Unfortunately, his cancer returned, and it proved to be a tougher challenge this time around. In this short time that I followed Alex, his courage was nothing less than inspiring. Cancer has taken family members, including my father, and I admire Alex for his determination to fight it, and persevere.
His journey is a reminder to cherish the time we have with the people we care about. It’s so easy to take these things for granted. My deepest condolences to Alex’s family.
There are some wonderful tributes to Alex online. They just show what a remarkable person he was, and how much he meant to so many people. Here are a couple that I find along the way:
But anyone who knows what Mills created for car enthusiasts worldwide knows that thanks weren’t necessary, from his end. If anyone deserves gratitude for what they’ve done for others—so many others, at that—it’s Mills himself.
I’ve been running for the last two months (not continuously), and I’ve experimented with some sort of audio accompaniment to help pass the time.
I started off listening to podcasts, and while this helped me get through more of my podcast backlog, listening to podcasts doesn’t really give me that extra oompf to get up the hills.
So I switched over to some music. I started off with “9 Dead Alive” by Rodrigo y Gabriela, but then it disappeared from Spotify (for me at least). I then bought the album, and loaded it onto my phone to play through another audio app on my phone
That worked for a run or two until I felt the need for something different. In the past, I’ve tended to go for movie soundtracks when I worked out, specifically instrumental soundtracks. With music from the likes of Batman, the Flash, and more, the playlist definitely has the drama to get up those hills.
Still, it didn’t quite hit the spot for me. So I looked at some of the music I’ve been listening to lately, and came up with my current “Going for a run” playlist:
This music isn’t exactly what you’d hear in a gym, or otherwise associate with some sort of workout but what I like about these songs is that they tend to have a great cadence for my current running pace.
I’ve used this playlist for about a week or so, and so far it’s helped move me along my current route at a decent pace.
If I could go back to early 2004, and give myself advice as I started exploring this “blog” thing, I’d probably recommend the following:
Write good quality posts over meaningless clickbait more often than not;
Be consistent, and be persistent – it takes a lot of work to build an audience, but it’s worth it;
Embrace social media … as a distribution channel. It won’t replace a blog as a serious publishing tool (just wait 14 years, you’ll see);
Register a great domain early, and stick with it (names are good).
As much as I enjoy what I do, I love blogging. I look at blogs like kottke.org, and I find myself wishing I’d put more effort into my early blogging initiatives back in the early years.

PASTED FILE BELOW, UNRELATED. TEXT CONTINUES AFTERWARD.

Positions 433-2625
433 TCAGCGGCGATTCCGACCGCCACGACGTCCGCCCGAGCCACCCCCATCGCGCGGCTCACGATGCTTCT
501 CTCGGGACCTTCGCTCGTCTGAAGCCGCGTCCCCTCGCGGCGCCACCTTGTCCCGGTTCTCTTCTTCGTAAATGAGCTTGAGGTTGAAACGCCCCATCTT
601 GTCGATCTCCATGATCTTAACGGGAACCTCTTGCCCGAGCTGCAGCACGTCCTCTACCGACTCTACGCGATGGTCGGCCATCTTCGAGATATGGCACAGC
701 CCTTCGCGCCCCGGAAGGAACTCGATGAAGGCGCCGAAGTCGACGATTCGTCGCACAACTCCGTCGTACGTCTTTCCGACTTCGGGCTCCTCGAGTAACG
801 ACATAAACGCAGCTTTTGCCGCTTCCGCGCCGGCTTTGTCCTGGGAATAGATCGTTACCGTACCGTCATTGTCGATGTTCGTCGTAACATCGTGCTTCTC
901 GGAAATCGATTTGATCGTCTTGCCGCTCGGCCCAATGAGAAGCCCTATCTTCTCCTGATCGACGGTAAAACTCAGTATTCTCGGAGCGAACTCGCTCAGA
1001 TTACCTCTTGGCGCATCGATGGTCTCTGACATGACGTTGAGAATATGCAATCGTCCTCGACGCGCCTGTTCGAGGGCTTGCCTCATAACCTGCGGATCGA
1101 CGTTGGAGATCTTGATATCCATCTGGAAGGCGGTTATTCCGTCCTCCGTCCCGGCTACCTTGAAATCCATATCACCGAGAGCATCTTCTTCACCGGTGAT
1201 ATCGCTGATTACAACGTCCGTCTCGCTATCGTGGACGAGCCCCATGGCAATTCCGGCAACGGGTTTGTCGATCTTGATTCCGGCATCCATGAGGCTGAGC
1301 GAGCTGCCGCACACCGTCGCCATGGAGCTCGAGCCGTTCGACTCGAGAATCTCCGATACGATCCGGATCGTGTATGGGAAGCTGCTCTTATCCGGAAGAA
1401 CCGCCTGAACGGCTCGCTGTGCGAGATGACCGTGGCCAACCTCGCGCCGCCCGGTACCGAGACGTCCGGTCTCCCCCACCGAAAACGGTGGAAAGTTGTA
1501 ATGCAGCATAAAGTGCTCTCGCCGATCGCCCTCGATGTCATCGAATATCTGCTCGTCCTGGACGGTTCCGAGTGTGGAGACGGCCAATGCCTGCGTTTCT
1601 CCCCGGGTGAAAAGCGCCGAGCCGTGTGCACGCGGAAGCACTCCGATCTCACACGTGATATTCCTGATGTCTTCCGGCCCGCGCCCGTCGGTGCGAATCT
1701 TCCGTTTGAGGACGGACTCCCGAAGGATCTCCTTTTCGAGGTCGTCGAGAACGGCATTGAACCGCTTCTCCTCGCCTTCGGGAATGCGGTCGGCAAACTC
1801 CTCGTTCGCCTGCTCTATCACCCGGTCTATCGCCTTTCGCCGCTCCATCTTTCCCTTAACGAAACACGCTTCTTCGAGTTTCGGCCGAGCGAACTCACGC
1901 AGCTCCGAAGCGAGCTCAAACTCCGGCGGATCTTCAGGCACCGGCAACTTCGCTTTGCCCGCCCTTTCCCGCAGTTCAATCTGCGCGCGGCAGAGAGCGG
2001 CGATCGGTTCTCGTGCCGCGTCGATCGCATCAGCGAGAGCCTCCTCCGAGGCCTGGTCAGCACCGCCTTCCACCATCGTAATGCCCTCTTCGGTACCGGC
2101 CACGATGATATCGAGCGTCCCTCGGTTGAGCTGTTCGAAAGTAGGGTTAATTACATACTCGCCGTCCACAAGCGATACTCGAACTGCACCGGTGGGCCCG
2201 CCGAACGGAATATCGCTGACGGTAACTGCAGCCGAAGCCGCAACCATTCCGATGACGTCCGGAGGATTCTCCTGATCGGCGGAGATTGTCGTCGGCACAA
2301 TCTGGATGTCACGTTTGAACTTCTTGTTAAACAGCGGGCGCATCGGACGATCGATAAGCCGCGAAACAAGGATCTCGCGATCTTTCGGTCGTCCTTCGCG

Sure, it still takes a lot of work to succeed, especially back then when it wasn’t that obvious how to make money from these weblogs. At the same time, what an interesting way to make a living if you do.
Israel’s first, private lunar lander is on its way to the Moon after a successful launch onboard the SpaceX Nusantara Satu mission. If our lander makes it to the lunar surface, Israel will be the fourth nation to land on the Moon, and the first country to land SpaceIL‘s privately built spacecraft.
I read a remarkable article comprising first-hand accounts by a number of people who surrounded President George W Bush on the morning of 9/11. I remember when the tragedy struck, and read reports about how the President’s team responded to the emerging crisis in the hours that followed.
The story of those remarkable hours—and the thoughts and emotions of those aboard—isolated eight miles above America, escorted by three F-16 fighters, flying just below the speed of sound, has never been comprehensively told.
This oral history, based on more than 40 hours of original interviews with more than two dozen of the passengers, crew and press aboard—including many who have never spoken publicly about what they witnessed that day—traces the story of how an untested president, a sidearm-carrying general, top aides, the Secret Service and the Cipro-wielding White House physician, as well as five reporters, four radio operators, three pilots, two congressmen and a stenographer responded to 9/11.
One thing this article made clear is how inaccurate some of that initial reporting was. If anything, I have a new-found respect for the former President, and the people who protected, and assisted him on that day. It’s well worth reading this article: ‘We’re the Only Plane in the Sky’ – POLITICO Magazine
In December 1990, an application called WorldWideWeb was developed on a NeXT machine at The European Organization for Nuclear Research (known as CERN) just outside of Geneva. This program – WorldWideWeb — is the antecedent of most of what we consider or know of as “the web” today.
In February 2019, in celebration of the thirtieth anniversary of the development of WorldWideWeb, a group of developers and designers convened at CERN to rebuild the original browser within a contemporary browser, allowing users around the world to experience the origins of this transformative technology.
My first browser was probably one of the early Netscape browsers (I loved those browsers), although it’s possible I may have started off with Microsoft’s Internet Explorer given how prevalent it was in those early days.